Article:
An underrated variety has its own day to convince us of its merits.

Every year I fall more in love with grenache - seduced by its juicy raspberry fruit, fragrant white pepper aromatics and intriguing juxtaposition of power and delicacy.

However, it remains a sadly underrated grape, something that the folks behind International Grenache Day this Friday would like to see remedied and are endeavouring to get a glass of grenache into more wine drinkers' hands on the 21st.

In France it's called grenache, in Spain it goes by the name of garnacha and in Sardinia it's known as cannonau and with significant amounts produced under its French moniker in Australia and the US, it's one of the most widely planted wine grapes in the world.

Though it may rank high in the varietal charts in terms of volume, when it comes to international prestige it's generally considered lowlier than so-called noble grapes, such as pinot noir and cabernet sauvignon. True, its simplest examples can be a tad light and rustic, but given the attention it deserves and particularly off the old vines that concentrate its flavours, it can really get exciting.


Spain, where it's the country's most widely planted red, grows more of the variety than any other nation. Although historically overshadowed by Spain's flagship variety, tempranillo, its reputation was given a major boost in recent decades by the complex and intense examples coming from the Priorat region, which are now some of Spain's most sought after wines.

It's a warm climate-loving grape, which is why we see very little planted here, and why it's so well suited to hot spots in the likes of Spain. "Garnacha can turn warm weather into freshness and delicacy," states Spanish fan, winemaker Telmo Rodriguez.

In Australia - which boasts some ancient grenache vines - its potential has increasingly been recognised by high-profile winemakers, such as Stephen Pannell, who's made it the focus of his S C Pannell in the McLaren Vale.

"Garnacha makes great wine all over the world and is made in a climate similar to where we live," he notes. "I've found refinement and delicacy in the variety. In the past, power and intensity was regarded as important, whereas now we're looking for drinkability, which grenache has.

"We also need varieties that don't need as much water."

"Too bad for the snobs who don't want to touch grenache; says Rick Burge, who makes grenache at Burge Family Winemakers. "They're great value too," he adds.

Unfashionable status means good grenache and its blends can be found for less than $20.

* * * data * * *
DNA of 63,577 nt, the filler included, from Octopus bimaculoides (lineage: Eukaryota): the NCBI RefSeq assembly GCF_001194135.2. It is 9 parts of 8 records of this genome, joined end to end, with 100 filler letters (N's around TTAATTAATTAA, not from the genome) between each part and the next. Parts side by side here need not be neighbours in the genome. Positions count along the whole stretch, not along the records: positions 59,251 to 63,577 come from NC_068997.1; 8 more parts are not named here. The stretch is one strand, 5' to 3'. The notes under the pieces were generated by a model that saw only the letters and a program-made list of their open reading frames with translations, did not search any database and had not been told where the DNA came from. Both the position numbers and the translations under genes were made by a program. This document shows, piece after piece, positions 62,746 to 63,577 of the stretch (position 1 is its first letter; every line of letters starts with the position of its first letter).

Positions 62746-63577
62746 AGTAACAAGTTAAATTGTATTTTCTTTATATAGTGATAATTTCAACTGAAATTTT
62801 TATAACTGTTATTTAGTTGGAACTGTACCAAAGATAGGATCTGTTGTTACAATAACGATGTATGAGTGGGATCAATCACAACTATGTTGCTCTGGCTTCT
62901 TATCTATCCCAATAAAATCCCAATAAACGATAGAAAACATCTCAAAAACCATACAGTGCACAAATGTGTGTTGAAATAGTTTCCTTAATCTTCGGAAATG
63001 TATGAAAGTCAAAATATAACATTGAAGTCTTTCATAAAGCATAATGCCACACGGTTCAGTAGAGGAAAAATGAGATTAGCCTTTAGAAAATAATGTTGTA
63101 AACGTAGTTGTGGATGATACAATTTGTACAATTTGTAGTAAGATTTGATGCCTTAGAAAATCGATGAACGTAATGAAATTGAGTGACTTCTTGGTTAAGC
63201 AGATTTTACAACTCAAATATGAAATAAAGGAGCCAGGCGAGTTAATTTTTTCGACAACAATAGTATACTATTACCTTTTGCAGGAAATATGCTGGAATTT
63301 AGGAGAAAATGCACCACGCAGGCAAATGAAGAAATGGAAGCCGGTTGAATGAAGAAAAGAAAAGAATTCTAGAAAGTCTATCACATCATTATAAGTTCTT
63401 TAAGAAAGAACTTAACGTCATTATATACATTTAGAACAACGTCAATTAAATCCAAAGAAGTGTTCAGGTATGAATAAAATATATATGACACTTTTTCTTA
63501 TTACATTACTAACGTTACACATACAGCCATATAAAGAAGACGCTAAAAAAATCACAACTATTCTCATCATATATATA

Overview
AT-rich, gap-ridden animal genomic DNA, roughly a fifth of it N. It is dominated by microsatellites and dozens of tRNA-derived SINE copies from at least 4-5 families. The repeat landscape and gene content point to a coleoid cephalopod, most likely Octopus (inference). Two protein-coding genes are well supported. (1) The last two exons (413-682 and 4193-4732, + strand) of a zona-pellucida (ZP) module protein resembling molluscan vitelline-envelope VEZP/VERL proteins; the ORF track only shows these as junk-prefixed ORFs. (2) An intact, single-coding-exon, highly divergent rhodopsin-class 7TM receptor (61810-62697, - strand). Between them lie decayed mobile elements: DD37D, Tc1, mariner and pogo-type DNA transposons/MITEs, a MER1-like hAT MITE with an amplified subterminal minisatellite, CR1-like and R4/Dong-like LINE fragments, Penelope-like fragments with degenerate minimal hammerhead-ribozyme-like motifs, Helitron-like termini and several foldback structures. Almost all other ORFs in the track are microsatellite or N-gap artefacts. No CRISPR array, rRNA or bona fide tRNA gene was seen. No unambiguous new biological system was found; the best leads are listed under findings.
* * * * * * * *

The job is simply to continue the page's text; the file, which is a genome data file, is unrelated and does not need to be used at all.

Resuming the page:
In France, where grenache is widely planted in the Southern Rhone and Languedoc, the fact that it's largely part of a blend has kept it low-profile. For example, in Chateauneuf-du-Pape it may be a core component in many blends, but it's one of 13 varieties permitted. Despite this, domaines such as Chateau Rayas, which makes a 100 per cent grenache chateauneuf, prove it can be great as a stand-alone variety and also has the potential to age, something that has been questioned by its critics.

So this Friday if you've yet to experience the joys of grenache, why not give it a go? And if you're already a convert, International Grenache Day is encouraging people to get friends over for a glass or two to spread the word, or make sure they order a bottle with dinner. You can also link up with the international grenache loving community via twitter, using the hash-tag #GrenacheDay.

Rojo Granrojo Garnacha, Valdepenas, Spain 2011 $14.99
Made from 40-year-old vines, this Spanish garnacha with its bright, juicy raspberry and blackberry fruit and hints of white pepper, spice and herb, illustrates the variety's ability to offer amazing value for money. (From Fine Wine Delivery Company, Farro Fresh, Liquorland, branches of New World, Glengarry, First Glass, Point Wines, Primo Vino and other independent wine stores.)

Domaine de la Janasse Cotes du Rhone, France 2010 $21.99
A Grenache-dominant blend with ripe, fresh and mouth-filling dark berry and black plum fruit, a touch of food-friendly tannins and an attractive earthy, stony and spicy undercurrent. (From Caro's.)

d'Arenberg Sand Hills McLaren Vale Grenache 2010, Australia 2010 $89.95
Historic McLaren Vale winery, d'Arenberg - which celebrates its 100th anniversary this year - has got so enthusiastic about grenache that it's just released three stellar sub-regional expressions. The Sands Hill is my pick, with its pretty, lifted raspberry fruit, minerally undertones and fabulously silky texture. (Available on order from independent retailers.)